David Wignall ’25

Breakthrough Summerbridge, San Francisco, CA

Summerbridge is a three-year academic enrichment program that helps underrepresented students navigate the San Francisco educational environment. Every summer, 100 students spend eight weeks attending academic classes, meeting with advisors, participating in extracurriculars and enjoying (hopefully) a gamut of social activities. The program provides a deluge of resources to students who otherwise might not have access, helping 95% enroll in rigorous preparatory high schools and 80% attend four-year colleges.

David Wignall's students working.I served Summerbridge as a teaching fellow (TF). My primary role was to teach ninth grade geometry. In the afternoon, I fulfilled a number of additional roles. I monitored a seventh-grade homeroom, which turned out to be a shockingly difficult exercise in crowd control. I sponsored study hall and proctored a college advising class, and I helped organize a 90-minute culminatory performance.

I’m most proud, however, of my role as an instructor for a theater/improv elective. Summerbridge had just finished two years of online/hybrid programming. The San Francisco public school system spent an entire year online. These factors exacerbated the already enormous challenges of simply being a middle schooler trying to fit in. Thus, many of the students at Summerbridge were incredibly shy—they weren’t confident, they rarely spoke up and they refused to perform in front of groups.

Through my elective, I was able to work with another TF to gradually coax students out of their shells. I watched as 10 students went from rarely speaking to each other to dancing on stage. They learned to project their voices. They learned to be spontaneous even while others were watching. They became more comfortable in front of others. It is vitally important that students be academically prepared, and I’m certain that my students became stronger mathematicians as a result of my instruction. But there are skills that students need to learn that a geometry class cannot provide. I’m proud that I guided many of my students through their first-ever performance in front of a large audience. And they excelled—not only did they project their voices, they were also just incredibly funny.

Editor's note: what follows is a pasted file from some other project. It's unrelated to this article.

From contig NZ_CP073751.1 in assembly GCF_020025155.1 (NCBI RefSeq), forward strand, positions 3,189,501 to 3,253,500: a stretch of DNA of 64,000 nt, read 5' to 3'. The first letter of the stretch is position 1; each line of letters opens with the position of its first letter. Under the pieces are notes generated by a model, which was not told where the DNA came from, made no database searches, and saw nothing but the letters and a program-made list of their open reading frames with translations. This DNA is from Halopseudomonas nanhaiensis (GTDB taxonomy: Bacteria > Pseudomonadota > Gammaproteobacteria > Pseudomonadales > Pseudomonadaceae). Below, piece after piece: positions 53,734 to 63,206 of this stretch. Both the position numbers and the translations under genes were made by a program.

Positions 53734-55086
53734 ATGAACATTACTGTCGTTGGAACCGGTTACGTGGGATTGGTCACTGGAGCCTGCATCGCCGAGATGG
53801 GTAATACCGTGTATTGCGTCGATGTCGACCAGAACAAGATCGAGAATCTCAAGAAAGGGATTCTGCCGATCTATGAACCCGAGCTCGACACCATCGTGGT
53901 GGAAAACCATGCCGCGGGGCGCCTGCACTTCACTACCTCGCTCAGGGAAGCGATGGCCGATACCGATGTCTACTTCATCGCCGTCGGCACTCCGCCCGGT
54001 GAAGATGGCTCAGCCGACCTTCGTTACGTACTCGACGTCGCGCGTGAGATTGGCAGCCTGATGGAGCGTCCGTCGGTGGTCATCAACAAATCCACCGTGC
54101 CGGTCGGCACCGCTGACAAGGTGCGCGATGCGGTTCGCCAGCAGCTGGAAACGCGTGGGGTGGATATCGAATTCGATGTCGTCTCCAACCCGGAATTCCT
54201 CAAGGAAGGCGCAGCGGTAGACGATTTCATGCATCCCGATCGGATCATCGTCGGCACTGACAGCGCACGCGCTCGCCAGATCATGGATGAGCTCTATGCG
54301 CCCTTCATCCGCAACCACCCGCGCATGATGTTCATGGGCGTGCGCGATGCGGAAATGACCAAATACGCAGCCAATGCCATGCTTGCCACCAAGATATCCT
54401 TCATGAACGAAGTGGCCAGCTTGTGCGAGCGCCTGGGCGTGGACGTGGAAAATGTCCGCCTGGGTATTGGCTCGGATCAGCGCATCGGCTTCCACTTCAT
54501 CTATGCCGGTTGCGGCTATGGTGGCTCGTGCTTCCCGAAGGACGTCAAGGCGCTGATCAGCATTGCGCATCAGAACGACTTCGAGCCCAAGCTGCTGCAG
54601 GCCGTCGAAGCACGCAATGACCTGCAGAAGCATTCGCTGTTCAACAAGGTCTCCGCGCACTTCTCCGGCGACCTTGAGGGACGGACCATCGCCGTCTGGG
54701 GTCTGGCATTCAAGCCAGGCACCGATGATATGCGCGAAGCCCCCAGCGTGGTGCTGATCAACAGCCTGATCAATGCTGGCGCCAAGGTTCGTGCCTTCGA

I’m 19 years old and I’ve spent a frighteningly high percentage of my waking hours in academic environments. Summerbridge was an opportunity to see what education looks like from the teacher’s perspective. Honestly, working for Summerbridge was exhausting. While students went home at 2:30 p.m., the TFs would remain well into the afternoon planning the next day’s activities. All the things I took for granted—homeroom, the ability to write on a whiteboard, class control—have to be planned. I am a better teacher, a more conscientious student, and a more able speaker thanks to my time as a Teaching Fellow.

Thank you to the Public Service Internship Program and the ’68 Center for Career Exploration for giving me this wonderful opportunity. I truly would not have been able to work in San Francisco, learn from Summerbridge and spend time with my family without this support.